Gov. Andrew M. Cuomo is fiercely competitive and even combative. He can be abrasive. He becomes laser-focused on goals and does not deviate from them, regardless of who gets run over. That has made him some enemies, even among fellow Democrats.
But here’s the thing: His goals are the right goals. His focus on upstate, especially Buffalo, has made a noticeable difference. He may not be the perfect governor, but based on his policies and performance, he’s the best one New York has had in memory, Democrat or Republican.
As a story by reporter Tom Precious earlier this month observed, Cuomo has rubbed many Democrats raw. The most public of those splits burst into the open when New York City Mayor Bill de Blasio blistered reporters’ ears about the governor’s defects.
Cuomo, he said, has worked as a secret agent for Senate Republicans at the expense of New York City’s priorities. He accused the governor of taking revenge on those who challenge him. He even questioned the Democratic bona fides of the governor who championed same-sex marriage, pushed through a strong gun control bill and ruled against hydraulic fracturing in the state.
De Blasio is not alone. Cuomo has also come into various forms of conflict with Attorney General Eric Schneiderman, Comptroller Thomas DiNapoli and various Assembly and Senate Democrats. Even supporters such as Assemblywoman Crystal Peoples-Stokes, D-Buffalo, say Cuomo could be nicer to Democrats.
They all make valid observations, and in doing so prove once again that it is possible to be right on the facts – or at least some of the facts – and still miss the point. In a left-leaning state where even the Republican-controlled Senate joined in wrecking the upstate economy, a change in direction was critical and only a Democrat of iron will would be able to make that happen. The task required a Nixon-goes-to-China quality that no Republican could have achieved.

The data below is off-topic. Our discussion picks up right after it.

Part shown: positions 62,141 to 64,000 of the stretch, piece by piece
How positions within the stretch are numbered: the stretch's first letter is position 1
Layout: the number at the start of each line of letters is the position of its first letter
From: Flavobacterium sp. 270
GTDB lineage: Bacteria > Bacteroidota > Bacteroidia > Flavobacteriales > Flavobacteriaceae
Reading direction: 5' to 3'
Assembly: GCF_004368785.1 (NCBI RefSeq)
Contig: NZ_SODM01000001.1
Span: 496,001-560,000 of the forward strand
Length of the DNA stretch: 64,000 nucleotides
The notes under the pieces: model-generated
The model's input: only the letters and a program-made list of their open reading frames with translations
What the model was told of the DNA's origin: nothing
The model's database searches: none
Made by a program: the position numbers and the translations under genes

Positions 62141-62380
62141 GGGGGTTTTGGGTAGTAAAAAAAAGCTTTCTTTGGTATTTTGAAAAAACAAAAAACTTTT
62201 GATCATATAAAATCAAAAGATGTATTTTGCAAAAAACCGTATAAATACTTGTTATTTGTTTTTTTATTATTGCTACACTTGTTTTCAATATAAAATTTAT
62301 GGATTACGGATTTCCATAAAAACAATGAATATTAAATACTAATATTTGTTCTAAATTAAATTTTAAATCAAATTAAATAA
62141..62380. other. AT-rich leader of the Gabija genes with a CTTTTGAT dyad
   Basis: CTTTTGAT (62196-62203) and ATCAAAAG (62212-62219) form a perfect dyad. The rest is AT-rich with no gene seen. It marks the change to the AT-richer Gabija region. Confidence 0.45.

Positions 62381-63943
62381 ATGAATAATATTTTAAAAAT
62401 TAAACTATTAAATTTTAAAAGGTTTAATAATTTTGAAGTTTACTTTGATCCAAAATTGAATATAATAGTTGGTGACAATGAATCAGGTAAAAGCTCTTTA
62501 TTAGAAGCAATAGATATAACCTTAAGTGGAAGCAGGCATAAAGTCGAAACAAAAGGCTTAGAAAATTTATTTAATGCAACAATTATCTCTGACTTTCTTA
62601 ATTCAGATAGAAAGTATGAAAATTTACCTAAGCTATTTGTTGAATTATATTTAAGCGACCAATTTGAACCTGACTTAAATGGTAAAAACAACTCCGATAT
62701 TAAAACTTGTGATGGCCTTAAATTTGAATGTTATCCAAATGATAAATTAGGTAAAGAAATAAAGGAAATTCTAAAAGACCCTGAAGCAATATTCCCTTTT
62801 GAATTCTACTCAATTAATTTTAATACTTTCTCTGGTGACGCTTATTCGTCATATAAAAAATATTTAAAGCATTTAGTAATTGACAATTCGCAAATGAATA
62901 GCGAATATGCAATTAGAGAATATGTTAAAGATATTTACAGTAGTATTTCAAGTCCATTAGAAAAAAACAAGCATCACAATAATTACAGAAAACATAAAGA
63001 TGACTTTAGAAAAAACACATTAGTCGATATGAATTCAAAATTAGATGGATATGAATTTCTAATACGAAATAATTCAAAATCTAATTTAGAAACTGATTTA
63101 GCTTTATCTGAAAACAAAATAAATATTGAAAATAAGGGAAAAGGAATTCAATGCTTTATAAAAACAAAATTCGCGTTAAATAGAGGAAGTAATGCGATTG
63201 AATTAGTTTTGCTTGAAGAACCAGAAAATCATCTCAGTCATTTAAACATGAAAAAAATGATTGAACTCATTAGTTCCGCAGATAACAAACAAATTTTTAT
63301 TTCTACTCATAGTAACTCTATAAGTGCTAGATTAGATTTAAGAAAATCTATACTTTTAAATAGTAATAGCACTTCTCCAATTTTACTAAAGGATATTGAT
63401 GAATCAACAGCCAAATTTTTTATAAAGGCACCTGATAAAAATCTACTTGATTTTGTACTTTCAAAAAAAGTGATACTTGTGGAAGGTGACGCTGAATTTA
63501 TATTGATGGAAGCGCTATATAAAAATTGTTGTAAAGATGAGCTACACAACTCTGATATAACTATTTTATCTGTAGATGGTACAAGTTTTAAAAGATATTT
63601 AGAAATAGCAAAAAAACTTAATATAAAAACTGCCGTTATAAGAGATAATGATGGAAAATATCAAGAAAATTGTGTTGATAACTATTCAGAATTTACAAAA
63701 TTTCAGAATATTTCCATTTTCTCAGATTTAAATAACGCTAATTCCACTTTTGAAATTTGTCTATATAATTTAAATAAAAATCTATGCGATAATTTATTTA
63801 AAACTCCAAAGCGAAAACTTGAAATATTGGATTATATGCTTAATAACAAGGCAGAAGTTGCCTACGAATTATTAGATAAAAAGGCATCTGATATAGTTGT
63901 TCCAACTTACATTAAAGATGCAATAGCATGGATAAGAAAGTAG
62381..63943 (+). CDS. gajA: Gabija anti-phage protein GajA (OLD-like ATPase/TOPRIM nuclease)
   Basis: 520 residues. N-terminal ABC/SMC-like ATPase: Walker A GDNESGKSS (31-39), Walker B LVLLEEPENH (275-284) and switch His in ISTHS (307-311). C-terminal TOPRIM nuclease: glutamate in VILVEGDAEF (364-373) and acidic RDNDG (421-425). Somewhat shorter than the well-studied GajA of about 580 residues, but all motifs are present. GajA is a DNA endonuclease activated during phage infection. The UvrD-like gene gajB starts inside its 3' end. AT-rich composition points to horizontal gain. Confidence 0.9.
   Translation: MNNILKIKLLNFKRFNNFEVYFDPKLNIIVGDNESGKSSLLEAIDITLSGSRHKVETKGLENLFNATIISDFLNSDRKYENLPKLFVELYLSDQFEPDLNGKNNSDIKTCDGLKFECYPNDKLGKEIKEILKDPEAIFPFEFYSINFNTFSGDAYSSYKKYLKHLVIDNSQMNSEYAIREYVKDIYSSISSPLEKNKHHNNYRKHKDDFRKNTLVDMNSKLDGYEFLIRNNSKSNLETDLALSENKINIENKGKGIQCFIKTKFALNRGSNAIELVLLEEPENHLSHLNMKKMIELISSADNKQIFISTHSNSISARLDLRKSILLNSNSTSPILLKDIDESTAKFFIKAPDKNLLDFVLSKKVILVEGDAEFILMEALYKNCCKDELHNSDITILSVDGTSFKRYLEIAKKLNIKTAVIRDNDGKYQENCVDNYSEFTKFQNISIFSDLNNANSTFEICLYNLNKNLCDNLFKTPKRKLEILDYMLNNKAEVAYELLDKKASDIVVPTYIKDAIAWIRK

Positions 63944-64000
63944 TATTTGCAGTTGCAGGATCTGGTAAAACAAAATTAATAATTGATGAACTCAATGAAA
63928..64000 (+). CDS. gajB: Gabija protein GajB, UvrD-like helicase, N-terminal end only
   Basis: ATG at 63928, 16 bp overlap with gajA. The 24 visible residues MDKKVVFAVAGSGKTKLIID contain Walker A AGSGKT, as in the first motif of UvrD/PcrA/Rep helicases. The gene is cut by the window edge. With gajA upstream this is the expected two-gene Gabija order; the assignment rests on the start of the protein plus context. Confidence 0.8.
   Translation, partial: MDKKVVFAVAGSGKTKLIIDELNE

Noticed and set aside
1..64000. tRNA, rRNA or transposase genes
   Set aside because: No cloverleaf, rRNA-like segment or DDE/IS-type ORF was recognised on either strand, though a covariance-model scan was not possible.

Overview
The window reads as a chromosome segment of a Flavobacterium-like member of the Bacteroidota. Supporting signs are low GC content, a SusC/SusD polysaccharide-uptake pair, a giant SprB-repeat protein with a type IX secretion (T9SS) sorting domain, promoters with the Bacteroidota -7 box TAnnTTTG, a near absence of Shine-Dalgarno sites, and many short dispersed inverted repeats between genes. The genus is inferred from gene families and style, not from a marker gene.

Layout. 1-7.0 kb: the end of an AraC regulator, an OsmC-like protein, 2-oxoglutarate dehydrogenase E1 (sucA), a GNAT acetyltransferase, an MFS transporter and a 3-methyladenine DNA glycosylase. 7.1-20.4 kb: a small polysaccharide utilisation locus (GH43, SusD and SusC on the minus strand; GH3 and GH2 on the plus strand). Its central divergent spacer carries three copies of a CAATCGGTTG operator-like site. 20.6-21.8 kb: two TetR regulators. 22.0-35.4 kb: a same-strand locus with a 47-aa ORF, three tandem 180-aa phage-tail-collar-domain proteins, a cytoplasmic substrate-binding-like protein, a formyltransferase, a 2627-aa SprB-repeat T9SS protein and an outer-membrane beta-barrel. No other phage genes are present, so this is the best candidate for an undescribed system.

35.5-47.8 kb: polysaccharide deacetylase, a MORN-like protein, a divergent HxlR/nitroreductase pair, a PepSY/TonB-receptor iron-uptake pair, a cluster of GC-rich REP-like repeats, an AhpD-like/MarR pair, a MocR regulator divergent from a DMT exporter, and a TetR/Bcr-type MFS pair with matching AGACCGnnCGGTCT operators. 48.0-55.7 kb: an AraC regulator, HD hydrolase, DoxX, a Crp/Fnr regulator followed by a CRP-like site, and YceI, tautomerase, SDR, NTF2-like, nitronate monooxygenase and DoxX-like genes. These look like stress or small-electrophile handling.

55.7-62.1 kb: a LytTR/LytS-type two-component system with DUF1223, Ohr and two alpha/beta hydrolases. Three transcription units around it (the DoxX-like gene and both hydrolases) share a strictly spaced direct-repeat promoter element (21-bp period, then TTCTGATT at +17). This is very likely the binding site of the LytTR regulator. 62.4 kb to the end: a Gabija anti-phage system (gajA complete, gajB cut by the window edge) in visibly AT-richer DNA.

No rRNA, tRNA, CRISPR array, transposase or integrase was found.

Thus, with Cuomo in office, New York got a property tax cap that, while not the ideal solution, takes dead aim at one of the biggest obstacles to upstate prosperity. It got four consecutive on-time budgets and one, the most recent, that was only a few hours late. It got real restraint in the rate of spending growth.
New York got programs that seek to overcome New York’s status as the nation’s highest-taxed state. StartUP NY provides a tax-free environment for businesses that open or expand in conjunction with SUNY campuses and some private ones. It got a regional economic development policy that takes advantage of different areas’ strengths to meet their needs.
In Buffalo, we got $1 billion toward economic development, and while the program’s impact is still in the fetal stage, its promise is big enough to have changed the way that Buffalo thinks about itself – and how the rest of the country thinks about it, too. Buffalo needed that kind of attention for many reasons, some of them of its own doing, but Albany’s fingerprints were all over the problem. Cuomo was the one who did something about it, and however much Democrats may gripe, it wouldn’t have been possible without the support of Senate Republicans.
Yes, he has been weak in some areas, sometimes disappointingly so. He has expended some effort on ethics, but not enough. He dragged his feet on fixing the state’s self-dealing system of political redistricting, and then produced a solution that didn’t go far enough. It’s disappointing, but no more so than any other governor and, on balance, he has been far and away the most useful governor upstate has had in decades.
Given the nature of politics in New York, Cuomo could not have done what he did without bruising some Democrats, most of whom never met a dollar they didn’t want to tax. He could be less abrasive, yes, but the larger point is that other Democrats – and Republicans – could be more productive. They should give it a try.